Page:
Infectious Diseases

September 4, 2014


zangenehAs humans, we are constantly in contact with numerous people, objects, environments and thus, diseases. Viruses, bacteria, parasites, or fungi can cause infectious diseases. They can be spread via other humans, food, water, healthcare-associated infections, insects, and shared common areas in highly populated environments. Here to answer a few questions about infectious diseases is Tirdad T. Zangeneh, DO. Dr. Zangeneh is board certified in Internal Medicine and Infectious Diseases and is an Assistant Professor of Clinical Medicine at the University of Arizona, College of Medicine.

Q-What are infectious diseases?

They are diseases caused by organisms including bacteria, viruses, fungi, or parasites; they are generally transferred from one organism to another organism.

Q-Why do people end up in your care?

Consultations or referrals are due to a variety of reasons including established infections with challenging management issues, infections in immunocompromised hosts, travel related infections, sexually transmitted infections, fever of unknown etiology, second opinions, or finally the patient or provider is uncertain about the diagnosis.

Q-What are the most common types of infectious disease that you see?

Solid Organ Transplant and HSCT related infections, HIV/AIDS, endocarditis and endovascular infections, osteomyelitis and complicated diabetic foot infections, Coccidioidomycosis (commonly known as "valley fever"), Sexually Transmitted Infections (STIs), Hospital Acquired Infections (HAI), infections related to travel, and vector-borne and zoonotic diseases.

Q-What are the most common ways that people contract infectious diseases?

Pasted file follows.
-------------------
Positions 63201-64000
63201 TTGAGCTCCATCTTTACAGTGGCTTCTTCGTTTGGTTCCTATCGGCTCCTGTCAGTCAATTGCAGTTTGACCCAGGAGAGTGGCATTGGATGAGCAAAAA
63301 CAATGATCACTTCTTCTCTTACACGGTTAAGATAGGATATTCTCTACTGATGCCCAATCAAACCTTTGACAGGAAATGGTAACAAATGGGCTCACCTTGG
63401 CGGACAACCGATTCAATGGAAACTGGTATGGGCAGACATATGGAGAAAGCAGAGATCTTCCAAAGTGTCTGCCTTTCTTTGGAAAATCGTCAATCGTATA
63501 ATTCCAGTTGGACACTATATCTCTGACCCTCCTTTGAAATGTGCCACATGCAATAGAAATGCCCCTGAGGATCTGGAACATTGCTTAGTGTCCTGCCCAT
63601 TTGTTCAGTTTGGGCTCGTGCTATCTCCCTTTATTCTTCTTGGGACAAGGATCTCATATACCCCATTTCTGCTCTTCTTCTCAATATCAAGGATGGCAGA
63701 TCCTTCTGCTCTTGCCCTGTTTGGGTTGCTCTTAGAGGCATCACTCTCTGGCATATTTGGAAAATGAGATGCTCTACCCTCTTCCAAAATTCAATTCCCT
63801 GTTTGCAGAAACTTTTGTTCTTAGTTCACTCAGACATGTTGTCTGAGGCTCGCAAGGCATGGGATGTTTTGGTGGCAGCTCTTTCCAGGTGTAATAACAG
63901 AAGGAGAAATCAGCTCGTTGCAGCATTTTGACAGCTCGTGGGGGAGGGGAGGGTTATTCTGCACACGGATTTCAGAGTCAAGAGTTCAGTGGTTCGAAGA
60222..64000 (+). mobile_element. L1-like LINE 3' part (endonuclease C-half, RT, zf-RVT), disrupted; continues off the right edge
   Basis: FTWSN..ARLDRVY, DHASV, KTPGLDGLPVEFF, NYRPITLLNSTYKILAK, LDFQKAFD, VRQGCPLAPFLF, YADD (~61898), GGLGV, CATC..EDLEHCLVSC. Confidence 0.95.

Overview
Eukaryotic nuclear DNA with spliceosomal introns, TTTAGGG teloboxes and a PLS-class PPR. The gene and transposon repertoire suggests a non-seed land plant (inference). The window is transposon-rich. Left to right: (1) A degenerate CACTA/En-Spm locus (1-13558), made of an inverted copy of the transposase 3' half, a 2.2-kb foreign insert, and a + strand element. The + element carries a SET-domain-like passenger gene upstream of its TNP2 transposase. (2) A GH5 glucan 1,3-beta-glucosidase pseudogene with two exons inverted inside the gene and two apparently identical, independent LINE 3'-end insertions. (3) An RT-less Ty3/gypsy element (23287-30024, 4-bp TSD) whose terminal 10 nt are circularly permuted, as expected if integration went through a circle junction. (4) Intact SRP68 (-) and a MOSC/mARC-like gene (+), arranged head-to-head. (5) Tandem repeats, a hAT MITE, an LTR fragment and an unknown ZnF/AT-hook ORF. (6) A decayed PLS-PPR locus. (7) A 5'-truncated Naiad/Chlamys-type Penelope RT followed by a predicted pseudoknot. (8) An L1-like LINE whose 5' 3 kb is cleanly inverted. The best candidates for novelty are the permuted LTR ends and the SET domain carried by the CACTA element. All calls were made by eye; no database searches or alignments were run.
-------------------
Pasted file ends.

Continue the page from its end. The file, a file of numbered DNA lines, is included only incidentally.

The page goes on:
Most are divided into contagious and non-contagious categories. Specific examples include Immunosuppression, post-antibiotic exposure, hospital acquired, pregnancy associated, vector-borne or zoonotic, sexually transmitted, food-borne, contact, oral-fecal, airborne, and droplet.

Q-Are there any infectious diseases particular to Southern Arizona?needles

Mainly Coccidioidomycosis (commonly known as "valley fever") and Nocardia is common as well. There have been a recent increase in Rocky Mountain Spotted Fever (RMSF) in certain parts of the state, and other vector-borne and zoonotic infections such as Hantavirus and rabies are present here as well.

Q- Are drugs used to treat all infectious diseases?

No, some infections resolve without needing therapy and unfortunately for some infectious diseases, there are no available treatment options. Many infections are simply prevented by immunizations and public health measures. Some organisms colonize us without causing an infection.

Q-What level of concern should people have regarding Methicillin-Resistant Staphylococcus aureus (MRSA)?

patientMRSA can be acquired in the community or healthcare setting. Each year MRSA related infections result in significant morbidity and mortality. According to the Centers for Disease Control and Prevention (CDC), invasive hospital acquired MRSA infections declined 54% between 2005 and 2011.

Q-How often is it that people acquire infectious diseases from hospital visits/stays?

According to the CDC, about 1 in 25 hospital patients has at least one healthcare-associated infection (HAI) on any given day. 722,000 HAIs occurred in acute care hospitals in 2011. About 75,000 hospital patients died during their hospitalizations due to one of these infections.

1) Magill S.S., Edwards J.R., Bamberg W., et al Multistate Point-Prevalence Survey of Health Care-Associated Infections, NEJM, 2014; 370:1198-1208.
2) The Centers for Disease Control and Prevention (CDC).

Photos (stock): Dynamic Graphics, The Professional Series. Health & Medicine 2, Vol. 46.


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